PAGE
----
On Monday, Hugh returned from Hawaii. His ears and throat hurt. On Tuesday, Hugh went to the urgent care clinic and saw a doctor. He filled out some forms and waited to be called in to see the doctor. The doctor asked what his symptoms were, and he told her. She wanted to do a test for strep throat. He consented. And she went and found a swab. The doctor disappeared down to her lab for a few minutes. Upon her return, she said that the culture was positive for strep and proceeded to discuss antibiotic options.
At no point was Hugh offered an explanation of how much the test was going to cost, nor was he shown the results of the test so that he could see that it indeed was positive for strep. Having had strep many times when he was a child, he was pretty certain that he needed antibiotic quickly and did not argue with the results.
(Hugh writing now)
As I sat listening to the doctor offering me antibiotics, I was taken back to my time in México in 2010. I was traveling with my colleagues via Micro (a small van like bus). There were two women sitting in the row behind us. It was a middle-aged woman and her elderly mother – they could have been the age of my mother and grandmother. They were on their way back home from a visit to their doctor. The daughter was holding a brown paper bag containing medications. She was trying to read the Spanish instructions which came with the medications and her hand written notes of comments from the doctor. She had probably been to a few years of Spanish school, but the instructions were full of words with which she was less familiar. It was also obviously that she did not write very often. Her mother spoke even less Spanish than she did. It was an interesting conversation to overhear. As it took place partially in Spanish and partly in Me’phaa… as the daughter tried to read, and then think about how to explain the directions to her mother.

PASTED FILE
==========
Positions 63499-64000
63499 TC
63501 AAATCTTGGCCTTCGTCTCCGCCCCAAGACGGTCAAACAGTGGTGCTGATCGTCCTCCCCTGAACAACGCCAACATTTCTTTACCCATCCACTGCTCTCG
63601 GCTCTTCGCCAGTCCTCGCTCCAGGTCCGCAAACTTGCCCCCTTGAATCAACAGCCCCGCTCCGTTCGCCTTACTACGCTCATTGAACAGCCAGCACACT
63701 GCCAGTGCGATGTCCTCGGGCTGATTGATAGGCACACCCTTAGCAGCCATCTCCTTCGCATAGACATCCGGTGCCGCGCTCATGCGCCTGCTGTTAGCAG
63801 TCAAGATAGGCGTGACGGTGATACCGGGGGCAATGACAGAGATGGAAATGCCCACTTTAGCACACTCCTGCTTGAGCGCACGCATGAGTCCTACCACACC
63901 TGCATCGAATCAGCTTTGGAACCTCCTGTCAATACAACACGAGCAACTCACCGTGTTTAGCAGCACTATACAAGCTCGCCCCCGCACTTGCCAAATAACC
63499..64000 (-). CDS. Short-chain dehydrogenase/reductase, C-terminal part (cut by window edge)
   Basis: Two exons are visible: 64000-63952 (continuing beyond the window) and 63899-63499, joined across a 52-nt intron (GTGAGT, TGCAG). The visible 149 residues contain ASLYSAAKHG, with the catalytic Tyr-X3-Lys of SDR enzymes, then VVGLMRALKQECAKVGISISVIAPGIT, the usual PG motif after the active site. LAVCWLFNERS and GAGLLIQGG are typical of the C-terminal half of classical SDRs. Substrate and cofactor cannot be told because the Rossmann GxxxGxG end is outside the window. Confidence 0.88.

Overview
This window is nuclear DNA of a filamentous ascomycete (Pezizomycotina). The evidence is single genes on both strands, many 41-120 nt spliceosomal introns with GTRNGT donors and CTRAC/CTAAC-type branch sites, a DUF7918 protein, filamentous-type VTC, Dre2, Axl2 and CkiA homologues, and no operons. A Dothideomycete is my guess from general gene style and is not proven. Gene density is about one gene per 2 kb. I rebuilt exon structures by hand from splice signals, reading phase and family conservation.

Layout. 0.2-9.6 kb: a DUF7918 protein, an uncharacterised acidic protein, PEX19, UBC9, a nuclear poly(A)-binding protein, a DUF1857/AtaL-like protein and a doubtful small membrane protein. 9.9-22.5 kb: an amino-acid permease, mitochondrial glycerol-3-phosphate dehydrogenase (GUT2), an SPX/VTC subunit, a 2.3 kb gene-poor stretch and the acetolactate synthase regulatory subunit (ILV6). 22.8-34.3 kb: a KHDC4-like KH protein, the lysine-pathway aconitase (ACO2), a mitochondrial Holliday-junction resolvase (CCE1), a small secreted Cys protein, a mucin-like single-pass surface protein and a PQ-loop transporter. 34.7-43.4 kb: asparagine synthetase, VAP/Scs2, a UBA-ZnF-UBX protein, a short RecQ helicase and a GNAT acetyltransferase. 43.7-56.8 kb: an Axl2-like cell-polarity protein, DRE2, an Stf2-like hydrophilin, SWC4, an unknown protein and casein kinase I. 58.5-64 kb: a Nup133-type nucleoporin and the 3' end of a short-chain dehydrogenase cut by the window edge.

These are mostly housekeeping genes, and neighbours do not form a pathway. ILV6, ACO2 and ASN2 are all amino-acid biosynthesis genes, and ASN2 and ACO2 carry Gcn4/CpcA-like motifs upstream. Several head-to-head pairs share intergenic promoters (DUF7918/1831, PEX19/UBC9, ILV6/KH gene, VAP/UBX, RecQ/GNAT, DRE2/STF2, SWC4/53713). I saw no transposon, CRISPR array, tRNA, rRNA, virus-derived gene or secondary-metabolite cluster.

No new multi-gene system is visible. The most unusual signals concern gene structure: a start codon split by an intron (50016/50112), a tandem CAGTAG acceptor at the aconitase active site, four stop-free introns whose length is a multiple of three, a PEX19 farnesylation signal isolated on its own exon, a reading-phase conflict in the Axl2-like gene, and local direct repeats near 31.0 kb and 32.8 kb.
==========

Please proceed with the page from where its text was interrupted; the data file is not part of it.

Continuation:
I remember wondering if the doctor was really concerned with this elderly woman’s health, or if he was just giving her pills because they had come to him for pills. It was clear to see that she did not understand some things about how the medicine worked or why she was taking them. Other expatriates in the area seemed to be convinced that the government provided healthcare did not always have the best interest of these people in mind when they treated them.
I still think about this situation and wonder if that woman really needed the pills she got, was it really her heart? Did she really need those antidepressants? Or was she really just like me and accepted whatever was given to her, because she is “supposed to trust” the person with the white lab coat?
- What is a Bible translator to do in these situations? Is it their job to do anything?
- What is Christian to do?
- What are minority language speakers to do with traditional forms of medical knowledge? For instance medical knowledge which does not rely on pharmaceutical companies but rather on herbal knowledge? As a community moves from one language to another (from Me’phaa to Spanish) the concepts about their environment also change, because those concepts are embedded with their language. In my case, perhaps the relevant knowledge is that cinnamon has been shown in some cases to fight some strains of strep bacteria, so a combination of cinnamon and yogurt (which provides good bacteria), is that a way to fight off strep without antibiotics and their side effects?